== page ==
Najdowski does not call these circumstances a witch trial, because she’s not interested in rhetorical flourishes or metaphors. She does not want to convince you of anything that cannot be definitively proven to be true. So instead, she writes, “Blacks are more likely than whites to be targeted erroneously in the first place because of racial bias and subtle influences of stereotypes on investigators’ decision making.” Further, she observes, “innocent Black suspects experience stereotype threat in interrogations … these psychological mechanisms could lead innocent Black suspects to display more nonverbal behaviors associated with deception, and, ironically, increase the likelihood that police investigators might engage in more coercive tactics and exert more pressure to confess on Black suspects than White suspects.”

And none of this accounts for the people shot, choked, tazed, or shot again, who were never given the opportunity to answer questions. Kenya Downs reported for PBS’s Newshour that a 2006 FBI Bulletin detailed the threat and warned of the consequences of white supremacists infiltrating local and state law enforcement. Spoiler alert: the results would be and are more excessive uses of force, more extrajudicial killings, less successful prosecution of hate crimes. Downs also reminds her audience the earliest forms of law enforcement were not well-regulated militias, but slave patrols hunting down people trying to run for freedom.

The neighbor girl wasn’t surprised when little Joan Waterhouse brought over her mother’s demon familiar to scare her in some new horrific form. She was frightened, of course, by the ape face and horns she thought she saw, the violence of the voice when he demanded she give him butter. But also she’d been expecting this would happen ever since everyone started telling her it would.

The past, of course, is never as past as we imagine. Even now we all know Puss-in-Boots, that old story about the power of a witch’s familiar. Maybe you didn’t know that the character of Master Cat, who first appears in the folklore in the 1500s, around the same time Agnes Waterhouse does, is a shout-out to the storytellers’ worst nightmares, but it is. Consider: A poor idiot boy is made king, through no goodness, worth, or cleverness of his own. He does what the cat says and takes what the cat offers, while Puss clicks his fine leather heels, satisfied at what he has wrought, and if anyone objects, he cries “Witch Hunt!” He cries, “Ogres are ogres and they get what they get.”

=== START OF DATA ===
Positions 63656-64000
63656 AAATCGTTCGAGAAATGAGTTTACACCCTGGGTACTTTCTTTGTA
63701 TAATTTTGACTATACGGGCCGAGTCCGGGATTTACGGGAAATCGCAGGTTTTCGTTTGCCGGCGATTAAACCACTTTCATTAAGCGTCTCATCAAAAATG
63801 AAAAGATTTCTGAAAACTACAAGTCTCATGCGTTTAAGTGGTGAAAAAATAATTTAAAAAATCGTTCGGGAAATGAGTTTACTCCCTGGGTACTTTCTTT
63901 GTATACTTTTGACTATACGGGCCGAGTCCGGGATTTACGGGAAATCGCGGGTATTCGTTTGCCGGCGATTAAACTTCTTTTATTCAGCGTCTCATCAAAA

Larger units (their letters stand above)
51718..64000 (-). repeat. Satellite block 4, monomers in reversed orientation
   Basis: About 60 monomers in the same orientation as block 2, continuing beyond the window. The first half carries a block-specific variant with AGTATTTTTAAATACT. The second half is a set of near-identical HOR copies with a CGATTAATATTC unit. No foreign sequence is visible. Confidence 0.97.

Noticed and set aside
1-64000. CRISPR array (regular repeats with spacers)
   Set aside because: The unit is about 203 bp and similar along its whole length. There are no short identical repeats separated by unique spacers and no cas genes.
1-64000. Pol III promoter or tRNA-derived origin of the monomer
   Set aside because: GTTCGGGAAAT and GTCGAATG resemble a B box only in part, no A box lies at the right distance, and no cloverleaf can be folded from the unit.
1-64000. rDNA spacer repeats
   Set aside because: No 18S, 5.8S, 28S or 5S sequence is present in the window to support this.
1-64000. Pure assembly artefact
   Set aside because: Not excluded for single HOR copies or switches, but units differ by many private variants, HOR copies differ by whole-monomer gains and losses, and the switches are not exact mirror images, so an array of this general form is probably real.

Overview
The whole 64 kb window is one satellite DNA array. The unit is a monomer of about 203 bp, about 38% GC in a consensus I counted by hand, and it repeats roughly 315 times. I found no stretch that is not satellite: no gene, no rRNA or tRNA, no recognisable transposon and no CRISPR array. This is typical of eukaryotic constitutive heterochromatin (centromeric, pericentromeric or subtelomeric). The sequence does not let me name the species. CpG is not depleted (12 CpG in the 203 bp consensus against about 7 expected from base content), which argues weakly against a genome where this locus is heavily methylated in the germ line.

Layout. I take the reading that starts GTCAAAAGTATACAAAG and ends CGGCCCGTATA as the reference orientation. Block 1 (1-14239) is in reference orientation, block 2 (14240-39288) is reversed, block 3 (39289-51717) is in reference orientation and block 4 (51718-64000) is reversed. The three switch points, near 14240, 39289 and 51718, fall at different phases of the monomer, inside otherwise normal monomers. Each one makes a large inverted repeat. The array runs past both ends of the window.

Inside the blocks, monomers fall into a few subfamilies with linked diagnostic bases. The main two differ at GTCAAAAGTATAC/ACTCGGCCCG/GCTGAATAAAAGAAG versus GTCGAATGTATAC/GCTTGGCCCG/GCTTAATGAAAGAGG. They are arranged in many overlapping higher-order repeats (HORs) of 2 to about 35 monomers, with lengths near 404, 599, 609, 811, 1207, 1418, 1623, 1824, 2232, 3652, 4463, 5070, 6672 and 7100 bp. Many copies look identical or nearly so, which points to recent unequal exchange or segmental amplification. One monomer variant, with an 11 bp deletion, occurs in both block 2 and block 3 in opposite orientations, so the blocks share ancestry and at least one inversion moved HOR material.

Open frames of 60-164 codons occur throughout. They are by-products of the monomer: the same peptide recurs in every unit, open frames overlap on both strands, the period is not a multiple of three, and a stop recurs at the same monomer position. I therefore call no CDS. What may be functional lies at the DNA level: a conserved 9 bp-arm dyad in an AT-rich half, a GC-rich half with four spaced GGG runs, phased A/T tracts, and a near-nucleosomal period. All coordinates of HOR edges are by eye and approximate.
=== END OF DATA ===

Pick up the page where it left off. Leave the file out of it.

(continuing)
Did we see the ogre commit any crime? Did we see anything but his fields of gleaming ripe wheat and well-fed people happy to be cutting it into bundles or otherwise going about the business of their day, waiting for a son at the bus stop or grilling a steak in the back yard? Are ogres even real? No matter. Surely the people will be happy enough to cut wheat now for the Puss’s Boy King. And if they are not happy to do so, they will learn what happiness is soon enough.

As she stood at the gallows awaiting the rope, Agnes Waterhouse gave her confession again, repenting and begging forgiveness of God. She swore she’d never stopped praying, but only used Latin because that wretched cat forbade her to pray in English. She swore before the mob of people that even when she’d been stripped by the devil of her right to speak, as the devil might do to any of them, still she’d kept trying to work her way through the system of God’s laws and men’s. I am reminded of Philando Castile, explaining to the officer in the calmest, slowest voice possible that yes, he has a gun and a paper granting him permission to carry it, but he’s only doing exactly what the officer said and pulling out his wallet with his driver’s license and registration.

Perhaps it will be easier for some people to understand the cruel injustice of a summary execution if I say it was a little old white lady, gullible and confused, possibly suffering from dementia, named Agnes, who was pleading, “I never forsook my faith in the laws of God or his Church or His emissaries among this government of His people.” “Please,” she begged, “I never forsook them.”

Her words changed nothing. Neither did the way she held her hands up in the air as we do when we are promising we mean no harm. The people and their government believed not in the testimony of a tearful and trembling mother, but only in the power of a story about some mangy, stray cat she once fed.